DOLMAN, Sir Thomas (1622-97), of Shaw, Berks.
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Family and Education
b. 13 Jan. 1622 o.s. of Humphrey Dolman of Shaw by Anne, da. and h. of John Quarles, merchant, of London. educ. Lincoln, Oxf. 1638; L. Inn 1641. m. 1651, Margery (d. 21 Jan. 1687) da. and h. of John Hobday of Thornton, Warws., 5s. (3 d.v.p.) 3da. Kntd. 2 Feb. 1661; suc. fa. 1666.1
Commr. for assessment, Berks. Jan. 1660-80, 1689-90, Leics. 1673-80, Warws. 1677-80, militia, Berks. Mar. 1660; j.p. Berks. July 1660-87, Newbury 1664, 1671, 1685, Leics. 1669-87, dep. lt. Berks. c. Aug. 1660-?87; freeman, Reading 1661; commr. for recusants, Berks. 1675.2
Gent. of the privy chamber 1672-85; clerk to the Privy Council extraordinary 1676, ordinary 1677-85.3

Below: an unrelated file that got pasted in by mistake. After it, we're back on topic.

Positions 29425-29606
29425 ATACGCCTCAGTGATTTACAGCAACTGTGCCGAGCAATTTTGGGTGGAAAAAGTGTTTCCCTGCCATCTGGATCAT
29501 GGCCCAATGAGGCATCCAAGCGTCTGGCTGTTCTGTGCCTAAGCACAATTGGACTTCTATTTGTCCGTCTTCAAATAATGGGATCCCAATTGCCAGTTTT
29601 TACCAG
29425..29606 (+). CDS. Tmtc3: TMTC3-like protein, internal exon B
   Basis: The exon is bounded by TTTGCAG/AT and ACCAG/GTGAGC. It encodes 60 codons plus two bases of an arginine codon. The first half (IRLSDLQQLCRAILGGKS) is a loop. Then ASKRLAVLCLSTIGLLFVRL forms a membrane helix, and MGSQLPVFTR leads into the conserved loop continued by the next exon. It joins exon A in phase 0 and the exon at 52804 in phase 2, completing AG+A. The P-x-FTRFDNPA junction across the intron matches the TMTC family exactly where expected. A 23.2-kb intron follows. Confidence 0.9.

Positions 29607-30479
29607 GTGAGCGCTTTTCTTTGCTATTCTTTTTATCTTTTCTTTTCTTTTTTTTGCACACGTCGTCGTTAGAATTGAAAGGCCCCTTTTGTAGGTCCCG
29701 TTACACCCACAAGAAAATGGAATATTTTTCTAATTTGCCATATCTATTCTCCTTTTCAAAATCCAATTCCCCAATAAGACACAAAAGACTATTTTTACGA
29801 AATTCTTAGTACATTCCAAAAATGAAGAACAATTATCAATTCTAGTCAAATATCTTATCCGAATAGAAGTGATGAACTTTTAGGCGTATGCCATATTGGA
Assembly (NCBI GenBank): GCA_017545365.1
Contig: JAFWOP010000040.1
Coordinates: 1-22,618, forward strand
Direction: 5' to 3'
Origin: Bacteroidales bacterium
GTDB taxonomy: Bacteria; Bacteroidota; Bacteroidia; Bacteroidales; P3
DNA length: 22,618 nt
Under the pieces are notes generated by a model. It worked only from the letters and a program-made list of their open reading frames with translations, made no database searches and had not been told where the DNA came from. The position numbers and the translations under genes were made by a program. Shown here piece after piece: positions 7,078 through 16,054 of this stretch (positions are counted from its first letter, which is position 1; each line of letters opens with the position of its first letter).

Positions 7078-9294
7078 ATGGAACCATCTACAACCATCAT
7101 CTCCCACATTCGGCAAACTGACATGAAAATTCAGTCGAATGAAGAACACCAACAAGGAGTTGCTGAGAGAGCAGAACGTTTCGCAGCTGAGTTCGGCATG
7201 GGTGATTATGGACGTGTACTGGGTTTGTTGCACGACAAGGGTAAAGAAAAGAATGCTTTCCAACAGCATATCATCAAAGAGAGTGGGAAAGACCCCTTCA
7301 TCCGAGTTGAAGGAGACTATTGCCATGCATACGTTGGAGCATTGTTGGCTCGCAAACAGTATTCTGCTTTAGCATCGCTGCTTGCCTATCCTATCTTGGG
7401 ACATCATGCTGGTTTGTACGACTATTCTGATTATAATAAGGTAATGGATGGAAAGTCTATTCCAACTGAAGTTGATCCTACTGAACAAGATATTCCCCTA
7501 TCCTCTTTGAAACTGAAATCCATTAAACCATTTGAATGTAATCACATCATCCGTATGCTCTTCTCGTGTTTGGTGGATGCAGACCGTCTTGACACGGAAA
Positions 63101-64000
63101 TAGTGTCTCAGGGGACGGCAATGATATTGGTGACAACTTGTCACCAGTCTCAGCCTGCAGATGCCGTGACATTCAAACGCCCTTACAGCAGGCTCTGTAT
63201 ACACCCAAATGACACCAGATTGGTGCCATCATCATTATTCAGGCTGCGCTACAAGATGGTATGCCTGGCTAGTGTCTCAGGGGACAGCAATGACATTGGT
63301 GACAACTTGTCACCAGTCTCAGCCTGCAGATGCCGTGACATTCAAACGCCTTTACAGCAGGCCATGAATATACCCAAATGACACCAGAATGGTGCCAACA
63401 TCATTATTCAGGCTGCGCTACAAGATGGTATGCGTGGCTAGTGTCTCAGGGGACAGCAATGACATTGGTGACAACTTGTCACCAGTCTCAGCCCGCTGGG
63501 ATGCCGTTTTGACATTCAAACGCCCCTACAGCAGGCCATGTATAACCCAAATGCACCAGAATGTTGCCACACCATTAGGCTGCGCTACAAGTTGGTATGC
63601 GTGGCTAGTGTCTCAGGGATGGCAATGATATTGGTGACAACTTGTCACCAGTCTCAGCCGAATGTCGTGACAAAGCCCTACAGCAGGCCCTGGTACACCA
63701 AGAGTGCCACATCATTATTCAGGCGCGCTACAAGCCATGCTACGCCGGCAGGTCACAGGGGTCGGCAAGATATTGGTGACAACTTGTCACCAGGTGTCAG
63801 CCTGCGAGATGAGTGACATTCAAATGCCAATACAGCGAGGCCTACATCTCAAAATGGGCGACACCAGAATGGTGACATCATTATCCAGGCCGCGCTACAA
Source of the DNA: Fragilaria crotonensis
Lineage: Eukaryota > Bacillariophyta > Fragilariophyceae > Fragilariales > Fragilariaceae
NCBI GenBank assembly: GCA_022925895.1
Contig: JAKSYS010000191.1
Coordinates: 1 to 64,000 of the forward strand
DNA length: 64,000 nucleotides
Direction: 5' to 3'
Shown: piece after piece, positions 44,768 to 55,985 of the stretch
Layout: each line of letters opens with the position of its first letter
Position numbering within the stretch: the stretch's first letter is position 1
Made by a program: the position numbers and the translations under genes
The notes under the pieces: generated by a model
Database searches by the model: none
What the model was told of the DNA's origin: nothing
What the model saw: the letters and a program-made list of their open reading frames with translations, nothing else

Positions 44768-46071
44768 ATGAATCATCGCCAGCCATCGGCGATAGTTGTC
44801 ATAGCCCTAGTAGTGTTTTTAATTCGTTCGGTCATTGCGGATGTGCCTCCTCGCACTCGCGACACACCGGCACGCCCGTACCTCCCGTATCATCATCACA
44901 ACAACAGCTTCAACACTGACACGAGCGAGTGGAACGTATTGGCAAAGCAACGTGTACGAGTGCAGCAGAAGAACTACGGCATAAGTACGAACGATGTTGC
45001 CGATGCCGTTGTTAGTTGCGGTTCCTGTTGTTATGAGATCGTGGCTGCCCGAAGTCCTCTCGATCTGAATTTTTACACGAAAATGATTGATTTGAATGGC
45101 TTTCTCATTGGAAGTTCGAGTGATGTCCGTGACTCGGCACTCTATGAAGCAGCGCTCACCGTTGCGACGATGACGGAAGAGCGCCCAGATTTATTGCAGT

Dolman’s ancestors were prosperous Newbury clothiers. His great-grandfather bought Shaw manor in 1554, and is said to have spent £10,000 in building. Although his father was named to the commission of array and Shaw became a royalist garrison in the Civil War, the property escaped sequestration. Dolman himself is said to have fought at the second battle of Newbury, but his father held local office during the Interregnum, and there is no evidence that either was active in royalist conspiracy. Dolman’s knighthood was perhaps intended to enhance his status at Reading where the Royalists feared ‘an ill election’ in 1661. He was granted the freedom of the borough and apparently returned unopposed. A moderately active Member of the Cavalier Parliament, he was appointed to 167 committees, acted as teller in 11 divisions, and made eight recorded speeches. During the Clarendon administration his most important committees were to consider the uniformity bill, the five mile bill, and the public accounts bill. A zealous Anglican, he was teller against allowing a debate on the order for receiving the sacrament on 9 Dec. 1666. Shortly afterwards he succeeded to the Shaw estate, which was probably somewhat over-valued by Bishop Ward at £2,000 p.a. In 1667 he was appointed to the committee to prevent the growth of Popery, and was teller for the unsuccessful proviso of 28 Apr. 1668 that the conventicles bill was intended against the Roman Catholics. He was one of the deputation sent on 23 Nov. 1669 to thank the Duke of Albemarle (George Monck) for taking measures to prevent disturbances by the disaffected. Ten days later he was teller against accepting one of the charges of misdemeanour brought by the public accounts commissioners against Sir George Carteret. He was appointed to all the committees directed against conventicles in this session, and acted as teller for the bill on 9 Mar. 1670. He appeared in both lists of the court party in 1669-71 as one to be engaged by the Duke of York. Dolman’s activity was most marked during the session of 1670-1, when he was among those named to manage a conference on the growth of Popery, and served on some 40 other committees. In debates on supply he acted as stalking-horse for the Government, proposing, to the horror of Sir Thomas Meres, an additional excise on beer and ale, and during the recess he was given a post at Court. When Parliament reassembled, he again took the lead over supply. He declared that the third Dutch war was just and prudent and Parliament no less loyal than before, and therefore proposed a land tax of £70,000 a month for 18 months. He opposed dispensations either for Protestant dissenters from the oaths of allegiance and supremacy, or the Roman Catholic Bernard Howard from the recusancy laws. On Howard’s petition he declared: